Dangerous Compassions


When I was a kid, I hated clothes shopping.  It was so painful emotionally, my fatness, being the wrong size.  Shame around that.  I wasn’t all that fat, really.  But when there was no Mervyn’s yet in Santa Maria, we took the trek to San Luis for back to school clothes, my family and the neighbor family, the other little girl being regular size, and then me.

I had to wear a dress to school every day, and I remember looking through the dresses available, trying things on, shame about my size.  Shoes also.  Money.  Something festive about it, but mostly hell.

Then the traumas I had and the politics I developed changed me, from living in my particular body with its needs and demographics.  I was super-christian as a kid, very religious, experiencing God all the time.  Then I realized I needed the right to choose, my desires were a bit queer, and I didn’t have much option of going a regular route. 

I tried Taoism and then some paganism, which stuck, and then you know I went to a sect of Hinduism, and back to paganism now, but with some Hinduism mixed in, especially the goddesses.

Nowadays, if people look at me and Ming–they could think Ming’s a man, I’m a woman, and everything’s normal here, but that illusion might take some effort to maintain.  We don’t need to scratch very deep to see disabled anarchists living in community who might not be doing a standard thing.

For decades I wore jeans every day, couldn’t carry a purse, and a dress was funny, for me to wear, a Halloween joke.  Then somehow I heard of Torrid and saw I could get dresses that would fit me and this was not an impossible thing.  I got a dress and it wasn’t quite right.  Then I tried again.  The necklines were too low.  Then I tried again and found clothes I like.  [This is where my blogpost diverges from my plan.]

Before, I thought lots of gendery stuff like makeup and dressing up was a royal waste of time, and I saw it in a simplistic way, oppression that I could choose to sidestep by not shaving or buying makeup products.  I was a bit obsessed with soap for a while, the way I might have a lot of stationery now.  I never learned how to put on makeup, and I never learned how to shave with a real razor either.  I had an old electric razor with a cord.

I could never win that game, so I didn’t want to play.  I was too fat to be considered beautiful, and fuck all that.  Looking back, I see I was not really fat at certain times, but I thought I was, and I was mostly treated that way, I guess because I was projecting it?  Hard to tell, from here.  I felt like a second or third class citizen all the time, but sometimes I couldn’t tell quite why.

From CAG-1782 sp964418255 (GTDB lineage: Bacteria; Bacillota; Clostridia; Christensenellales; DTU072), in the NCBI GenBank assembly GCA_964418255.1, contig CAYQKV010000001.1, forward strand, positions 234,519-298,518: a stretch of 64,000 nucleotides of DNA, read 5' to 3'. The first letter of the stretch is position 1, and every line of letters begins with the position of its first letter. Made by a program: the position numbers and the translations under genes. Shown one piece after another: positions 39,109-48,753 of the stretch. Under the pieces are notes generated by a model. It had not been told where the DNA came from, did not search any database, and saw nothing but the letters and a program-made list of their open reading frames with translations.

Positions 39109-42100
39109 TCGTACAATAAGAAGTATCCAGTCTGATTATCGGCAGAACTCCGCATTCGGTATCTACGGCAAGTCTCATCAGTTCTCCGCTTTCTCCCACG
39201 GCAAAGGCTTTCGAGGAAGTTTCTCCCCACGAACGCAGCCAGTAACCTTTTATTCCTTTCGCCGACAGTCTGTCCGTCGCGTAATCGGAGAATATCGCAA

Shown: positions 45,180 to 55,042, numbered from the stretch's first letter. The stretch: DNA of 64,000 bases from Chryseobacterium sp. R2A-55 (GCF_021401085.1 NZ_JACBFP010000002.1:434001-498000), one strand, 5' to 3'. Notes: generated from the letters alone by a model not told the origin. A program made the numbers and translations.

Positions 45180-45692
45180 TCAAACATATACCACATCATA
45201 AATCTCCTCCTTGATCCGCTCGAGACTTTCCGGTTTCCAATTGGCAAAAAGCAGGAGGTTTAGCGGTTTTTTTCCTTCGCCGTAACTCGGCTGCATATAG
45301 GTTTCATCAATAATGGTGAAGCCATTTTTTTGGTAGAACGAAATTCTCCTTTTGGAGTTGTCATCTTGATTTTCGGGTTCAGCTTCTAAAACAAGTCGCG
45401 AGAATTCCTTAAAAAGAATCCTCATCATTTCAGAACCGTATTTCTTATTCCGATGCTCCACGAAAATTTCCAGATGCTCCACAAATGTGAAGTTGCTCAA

I didn’t want to have kids, once I realized I didn’t have to, and all that got mixed up in my mind, somewhat.  Feminist with a certain gender performance, and thinking my mom’s time spent putting on makeup was a waste. 

Then some shadow understanding simultaneously that there was something sacred about it–physical and psychological preparation for facing the world, performance in order to be taken seriously, something about beauty and power too.  Something she had been doing for a long time.  Part of her life, valid.

Somehow that sliver of time, we talked about different things.  She was slightly vulnerable.  I was allowed to see something most people didn’t, little child standing in the doorway of her bathroom.  Then later, she sat at the table putting on whatever, the materials spread out before her on the blue tablecloth.

When she started chemo, her hair turned white, and she was embarrassed her eyebrows were white so invisible.  She would draw on eyebrows with dark brown eyeliner, and worry she didn’t get them symmetrical.  “Oh crap.  This one is higher than the other one…” she said. 

I always said they looked fine.  “If anyone’s looking that hard at your eyebrows, maybe they should do something else,” I said. 

I remember the smell of the makeup, her looking in the mirror, then looking at me, evaluating how the thing she just said affected me.  What was I thinking.  Then back to the mirror and mascara.  She only wore lipstick on special occasions. 

She painted her nails, and I like my nails short, but sometimes she painted mine too.  She liked pink and red, but I liked purple and green and those years of black.  I remember the slight pain when she would scrape a little nailpolish away where it got on my skin, at the edge of my nail, and I’d say, “Hey! Hey!”  I wished she wouldn’t do that.  But of course, now I’m crying to wish for one more time.

All of this is a partial explanation of why I asked Ming to take my picture yesterday, as I wore a special strawberry tanktop at a college in Henderson.

By Laura-Marie

Good at listening to the noise until it makes sense.

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